“Developing a Niche Legal Practice” by Casey Blais for Maricopa Lawyer

Published on in Attorney Articles

Casey Blais

Casey Blais is currently serving as the president of the Young Lawyers Divison if the Maricopa County Bar Association.  Casey is an Associate attorney with Burch & Cracchiolo, P.A.

When I first started practicing law and even during law school, I frequently heard people say, “You need to find a niche practice area.”  Initially, I resisted, thinking that I would become too limitedand would not find work in that area.  Now, several years later, I am a firm believer in specializing.  No matter what stage of practice you’re in, you can (and should) develop one or two specialized practice areas.

Developing a niche practice area is valuable for several reasons.  First, it gives you a limited scope of law in which to become an expert.  Also, it will give you a more defined target client for marketing purposes.  Clients and other attorneys will be more likely to send you work if they know that you specialize in a specific area.  This month’s column is designed to help you explore why it’s important to find a niche and how the MCBA can help.

Why specialize?
As consumers, we instinctively believe that companies who specialize in one thing often make the best products.  Think about it.  You’ll probably agree that Einstein’s Bagels makes better bagels than a local grocery store.  Or that The Cheesecake Factory makes a better cheesecake than your mother-in-law. Isn’t it true that we naturally think companies who specialize in something must be doing it better?  By focusing on one product line, these companies give the impression, whether true or not, that they understand their product well and are experts in their field. 

The same is true in the legal profession.  Those who specialize in one or two practice areas are often perceived as being more knowledgeable in that area.  Potential clients with a real estate problem are more likely to search for a real estate attorney than a general practitioner.  Whether true or not, they will believe that the real estate attorney will be more versed in that practice area and will be better able to handle their case.

The MCBA can help
The MCBA offers many tools designed to help you in your practice.  The MCBA offers eleven different Sections: Bankruptcy Law, Construction Law, Criminal Law, Employment Law, Environmental & Natural Resources Law, Estate Planning/Probate and Trust, Family Law, Litigation, Personal Injuries/Negligence, Real Estate, Technology & Intellectual Property.  If you haven’t already, join an MCBA Section in your practice area.  Most attorneys should be able to fit within one or two of these areas.  If you are focused on family law matters, join the Family Law Section and become involved in their monthly meetings and activities.  Volunteer to be a CLE speaker.  You don’t have to wait for someone to ask you, pick up the phone and call Laurie Williams with the MCBA at 602-682-8585 to discuss doing a CLE presentation.  You’ll be able to meet other specialists in your field and you will be perceived as an expert in that area.  Your section membership and CLE presentations can also be added to your website bio, which will further showcase your specialized skills.  From practice sections to CLE opportunities, the MCBA can help you become a specialist.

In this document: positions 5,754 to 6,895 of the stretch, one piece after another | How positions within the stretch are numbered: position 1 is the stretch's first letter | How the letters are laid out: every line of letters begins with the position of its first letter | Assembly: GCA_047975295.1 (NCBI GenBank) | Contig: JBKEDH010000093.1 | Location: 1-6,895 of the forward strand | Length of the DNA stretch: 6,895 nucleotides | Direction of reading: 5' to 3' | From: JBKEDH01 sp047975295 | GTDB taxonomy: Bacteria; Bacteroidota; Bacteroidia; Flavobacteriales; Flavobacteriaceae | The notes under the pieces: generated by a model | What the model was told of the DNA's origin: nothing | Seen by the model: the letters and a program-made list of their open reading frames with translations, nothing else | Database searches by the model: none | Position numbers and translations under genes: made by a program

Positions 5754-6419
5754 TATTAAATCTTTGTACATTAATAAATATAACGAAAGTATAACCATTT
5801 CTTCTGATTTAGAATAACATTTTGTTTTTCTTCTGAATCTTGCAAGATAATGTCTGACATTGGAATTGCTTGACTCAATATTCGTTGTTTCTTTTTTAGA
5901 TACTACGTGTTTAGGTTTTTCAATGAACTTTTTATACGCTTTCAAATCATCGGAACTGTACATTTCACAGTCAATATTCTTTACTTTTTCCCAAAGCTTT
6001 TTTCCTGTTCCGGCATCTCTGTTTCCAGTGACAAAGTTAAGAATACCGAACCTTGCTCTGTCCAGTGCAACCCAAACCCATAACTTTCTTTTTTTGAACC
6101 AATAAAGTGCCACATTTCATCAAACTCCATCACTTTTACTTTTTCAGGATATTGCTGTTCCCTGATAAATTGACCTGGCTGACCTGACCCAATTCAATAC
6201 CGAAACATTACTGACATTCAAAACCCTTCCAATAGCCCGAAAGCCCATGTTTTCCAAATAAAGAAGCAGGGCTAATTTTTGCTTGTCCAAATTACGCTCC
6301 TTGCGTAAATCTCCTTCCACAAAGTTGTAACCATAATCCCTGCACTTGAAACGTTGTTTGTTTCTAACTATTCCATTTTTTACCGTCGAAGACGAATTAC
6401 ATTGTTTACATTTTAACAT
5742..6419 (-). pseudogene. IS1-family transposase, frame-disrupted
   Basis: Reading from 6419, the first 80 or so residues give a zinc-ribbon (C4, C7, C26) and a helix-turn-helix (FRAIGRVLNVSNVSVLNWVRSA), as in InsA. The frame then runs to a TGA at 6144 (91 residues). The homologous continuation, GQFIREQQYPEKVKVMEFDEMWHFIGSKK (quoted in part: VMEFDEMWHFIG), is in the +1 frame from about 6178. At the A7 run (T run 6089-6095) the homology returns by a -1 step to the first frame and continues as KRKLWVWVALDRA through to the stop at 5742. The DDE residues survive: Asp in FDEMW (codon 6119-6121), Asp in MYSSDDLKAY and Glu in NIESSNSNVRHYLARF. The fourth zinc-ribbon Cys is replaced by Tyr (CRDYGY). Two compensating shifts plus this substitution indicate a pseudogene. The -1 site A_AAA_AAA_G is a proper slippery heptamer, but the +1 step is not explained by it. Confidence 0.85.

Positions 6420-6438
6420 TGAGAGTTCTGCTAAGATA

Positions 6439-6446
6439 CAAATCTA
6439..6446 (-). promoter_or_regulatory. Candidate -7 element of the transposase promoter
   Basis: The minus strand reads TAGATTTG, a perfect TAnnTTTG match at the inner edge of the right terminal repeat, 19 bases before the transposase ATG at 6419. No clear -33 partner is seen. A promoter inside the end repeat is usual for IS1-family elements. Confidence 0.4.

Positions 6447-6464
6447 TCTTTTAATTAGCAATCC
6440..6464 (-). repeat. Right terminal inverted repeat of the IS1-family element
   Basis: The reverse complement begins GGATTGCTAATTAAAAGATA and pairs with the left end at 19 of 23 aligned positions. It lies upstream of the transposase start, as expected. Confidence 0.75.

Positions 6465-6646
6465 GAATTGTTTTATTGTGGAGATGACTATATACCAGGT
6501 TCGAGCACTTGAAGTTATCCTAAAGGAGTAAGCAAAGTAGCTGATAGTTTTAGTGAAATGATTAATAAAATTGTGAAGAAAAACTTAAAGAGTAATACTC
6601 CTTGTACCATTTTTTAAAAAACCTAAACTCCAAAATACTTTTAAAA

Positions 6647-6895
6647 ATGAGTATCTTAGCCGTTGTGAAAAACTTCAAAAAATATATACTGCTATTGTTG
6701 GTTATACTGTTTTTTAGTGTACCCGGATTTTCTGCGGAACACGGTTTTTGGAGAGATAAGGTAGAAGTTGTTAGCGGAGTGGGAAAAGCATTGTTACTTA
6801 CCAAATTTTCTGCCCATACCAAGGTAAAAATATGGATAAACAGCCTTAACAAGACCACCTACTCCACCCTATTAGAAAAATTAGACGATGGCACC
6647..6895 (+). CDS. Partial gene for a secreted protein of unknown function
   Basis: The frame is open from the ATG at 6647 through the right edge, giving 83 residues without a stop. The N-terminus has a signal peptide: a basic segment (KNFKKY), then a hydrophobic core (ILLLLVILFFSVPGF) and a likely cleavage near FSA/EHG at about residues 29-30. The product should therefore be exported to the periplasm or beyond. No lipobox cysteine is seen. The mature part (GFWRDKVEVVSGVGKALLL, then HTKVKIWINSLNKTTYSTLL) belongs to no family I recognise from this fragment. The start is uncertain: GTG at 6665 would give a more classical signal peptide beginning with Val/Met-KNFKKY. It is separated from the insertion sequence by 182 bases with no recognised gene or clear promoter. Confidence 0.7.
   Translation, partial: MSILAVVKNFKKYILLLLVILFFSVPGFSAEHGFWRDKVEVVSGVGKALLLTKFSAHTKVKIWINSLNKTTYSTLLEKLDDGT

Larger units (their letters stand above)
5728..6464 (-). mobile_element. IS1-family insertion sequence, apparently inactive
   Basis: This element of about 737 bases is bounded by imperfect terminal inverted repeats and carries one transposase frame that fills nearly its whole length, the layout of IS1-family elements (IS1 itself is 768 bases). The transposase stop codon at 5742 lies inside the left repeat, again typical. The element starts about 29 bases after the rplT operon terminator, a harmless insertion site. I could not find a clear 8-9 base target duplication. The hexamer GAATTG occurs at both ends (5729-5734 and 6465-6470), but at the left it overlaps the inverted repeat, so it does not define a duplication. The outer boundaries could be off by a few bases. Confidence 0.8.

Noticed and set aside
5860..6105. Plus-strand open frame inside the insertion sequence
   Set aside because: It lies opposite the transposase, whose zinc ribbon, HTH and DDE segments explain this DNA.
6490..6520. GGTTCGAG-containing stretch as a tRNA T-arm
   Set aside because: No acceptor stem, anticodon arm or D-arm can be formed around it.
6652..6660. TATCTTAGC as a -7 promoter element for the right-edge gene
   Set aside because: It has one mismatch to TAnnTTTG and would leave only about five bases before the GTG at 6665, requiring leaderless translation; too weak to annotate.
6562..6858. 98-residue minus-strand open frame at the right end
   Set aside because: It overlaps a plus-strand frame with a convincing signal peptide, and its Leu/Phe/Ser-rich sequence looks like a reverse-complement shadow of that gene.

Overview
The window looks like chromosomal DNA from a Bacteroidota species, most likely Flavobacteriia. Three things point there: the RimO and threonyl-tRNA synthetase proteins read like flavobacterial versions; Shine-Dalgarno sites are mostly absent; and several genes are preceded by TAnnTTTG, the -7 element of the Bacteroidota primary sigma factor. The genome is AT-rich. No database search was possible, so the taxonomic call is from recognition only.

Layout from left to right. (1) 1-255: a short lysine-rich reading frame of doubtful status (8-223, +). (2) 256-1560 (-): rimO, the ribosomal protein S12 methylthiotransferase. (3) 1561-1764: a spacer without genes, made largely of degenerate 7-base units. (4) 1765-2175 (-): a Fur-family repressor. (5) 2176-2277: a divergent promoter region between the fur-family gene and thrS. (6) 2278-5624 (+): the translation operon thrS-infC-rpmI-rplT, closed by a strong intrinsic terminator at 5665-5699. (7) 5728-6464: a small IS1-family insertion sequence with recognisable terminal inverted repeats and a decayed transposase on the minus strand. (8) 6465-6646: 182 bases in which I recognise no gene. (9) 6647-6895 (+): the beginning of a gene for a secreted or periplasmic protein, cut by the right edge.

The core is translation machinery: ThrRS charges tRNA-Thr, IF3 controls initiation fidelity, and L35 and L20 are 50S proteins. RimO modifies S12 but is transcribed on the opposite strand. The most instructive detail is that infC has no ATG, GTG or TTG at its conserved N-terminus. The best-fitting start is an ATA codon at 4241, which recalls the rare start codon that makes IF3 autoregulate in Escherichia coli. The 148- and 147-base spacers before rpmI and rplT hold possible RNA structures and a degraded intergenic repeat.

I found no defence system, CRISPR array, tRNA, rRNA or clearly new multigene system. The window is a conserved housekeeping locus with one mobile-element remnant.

What’s your niche?
Hopefully, while reading this column you have been thinking about your specialized practice area(s).  I certainly have.  While my primary practice is commercial litigation, I have developed subspecialties in real estate matters and judgment collection, which help set me apart.  By focusing on these areas, I have received numerous case referrals from clients and attorneys.  Once people know that you are good in certain areas, it becomes instinctive for them to send you new matters.  I’m sure the same is true for you in your practice.

Take a few minutes to think through your primary practice area and see if you can discover your niche(s).  Your specialty might be practice area based (i.e., personal injury, family law, bankruptcy, etc.) or procedural (such as personal jurisdiction, removal to federal court, etc.).  With this information, think about how you can improve your recognition within your area of expertise.  Perhaps you can rework your bio page, join an MCBA section, write a newsletter (or email) about a new law or regulation, join a trade organization, or volunteer for a CLE.

Don’t be afraid to specialize.  You’ll be more focused as a lawyer and better poised to reach your target audience.  Attorneys and potential clients will think of you and will want to send you work because of your knowledge and expertise.  Can’t you just taste that Asiago bagel with cream cheese… ah, perfection!  Einstein’s and others have figured out their niche, and so can you!